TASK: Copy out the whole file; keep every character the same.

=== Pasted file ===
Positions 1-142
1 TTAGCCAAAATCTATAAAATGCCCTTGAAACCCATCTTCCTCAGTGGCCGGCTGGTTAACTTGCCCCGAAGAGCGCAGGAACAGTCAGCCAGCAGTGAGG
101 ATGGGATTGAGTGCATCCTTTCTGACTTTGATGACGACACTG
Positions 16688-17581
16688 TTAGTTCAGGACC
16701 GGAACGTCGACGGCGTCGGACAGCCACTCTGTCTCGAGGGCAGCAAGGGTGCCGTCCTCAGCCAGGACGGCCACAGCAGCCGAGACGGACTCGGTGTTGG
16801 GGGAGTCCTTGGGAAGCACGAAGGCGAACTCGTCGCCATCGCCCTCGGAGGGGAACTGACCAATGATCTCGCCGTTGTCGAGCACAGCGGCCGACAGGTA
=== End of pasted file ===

Positions 1-142
1 TTAGCCAAAATCTATAAAATGCCCTTGAAACCCATCTTCCTCAGTGGCCGGCTGGTTAACTTGCCCCGAAGAGCGCAGGAACAGTCAGCCAGCAGTGAGG
101 ATGGGATTGAGTGCATCCTTTCTGACTTTGATGACGACACTG
Positions 16688-17581
16688 TTAGTTCAGGACC
16701 GGAACGTCGACGGCGTCGGACAGCCACTCTGTCTCGAGGGCAGCAAGGGTGCCGTCCTCAGCCAGGACGGCCACAGCAGCCGAGACGGACTCGGTGTTGG
16801 GGGAGTCCTTGGGAAGCACGAAGGCGAACTCGTCGCCATCGCCCTCGGAGGGGAACTGACCAATGATCTCGCCGTTGTCGAGCACAGCGGCCGACAGGTA